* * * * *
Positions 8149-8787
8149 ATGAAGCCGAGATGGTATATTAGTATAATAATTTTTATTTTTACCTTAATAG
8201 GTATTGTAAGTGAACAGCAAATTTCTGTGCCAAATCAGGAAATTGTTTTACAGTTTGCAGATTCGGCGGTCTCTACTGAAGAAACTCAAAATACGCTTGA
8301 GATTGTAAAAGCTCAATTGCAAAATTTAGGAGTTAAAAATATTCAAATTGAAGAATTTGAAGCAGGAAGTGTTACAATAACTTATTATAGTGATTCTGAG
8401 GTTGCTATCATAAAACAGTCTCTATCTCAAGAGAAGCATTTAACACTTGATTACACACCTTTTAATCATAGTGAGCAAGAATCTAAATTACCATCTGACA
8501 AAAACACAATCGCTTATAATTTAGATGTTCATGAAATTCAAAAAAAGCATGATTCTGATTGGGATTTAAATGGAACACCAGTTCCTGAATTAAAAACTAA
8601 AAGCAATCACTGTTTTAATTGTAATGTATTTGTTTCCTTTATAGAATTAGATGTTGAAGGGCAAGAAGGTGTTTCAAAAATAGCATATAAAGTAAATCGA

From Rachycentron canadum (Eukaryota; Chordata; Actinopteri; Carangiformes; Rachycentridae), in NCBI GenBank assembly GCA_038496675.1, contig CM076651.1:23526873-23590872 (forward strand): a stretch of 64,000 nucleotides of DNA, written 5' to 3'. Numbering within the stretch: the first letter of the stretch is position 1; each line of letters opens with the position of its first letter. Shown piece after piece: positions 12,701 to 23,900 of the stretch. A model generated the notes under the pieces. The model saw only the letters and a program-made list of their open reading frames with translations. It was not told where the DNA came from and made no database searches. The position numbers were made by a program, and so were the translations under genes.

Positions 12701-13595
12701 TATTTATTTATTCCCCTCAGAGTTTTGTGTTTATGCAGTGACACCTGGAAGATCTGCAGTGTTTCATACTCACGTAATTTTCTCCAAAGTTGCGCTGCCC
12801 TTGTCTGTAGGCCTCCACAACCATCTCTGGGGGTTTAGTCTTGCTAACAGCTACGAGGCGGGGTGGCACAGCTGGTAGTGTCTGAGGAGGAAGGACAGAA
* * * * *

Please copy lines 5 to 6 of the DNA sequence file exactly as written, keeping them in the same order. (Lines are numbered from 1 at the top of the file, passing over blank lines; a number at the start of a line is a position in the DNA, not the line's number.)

8401 GTTGCTATCATAAAACAGTCTCTATCTCAAGAGAAGCATTTAACACTTGATTACACACCTTTTAATCATAGTGAGCAAGAATCTAAATTACCATCTGACA
8501 AAAACACAATCGCTTATAATTTAGATGTTCATGAAATTCAAAAAAAGCATGATTCTGATTGGGATTTAAATGGAACACCAGTTCCTGAATTAAAAACTAA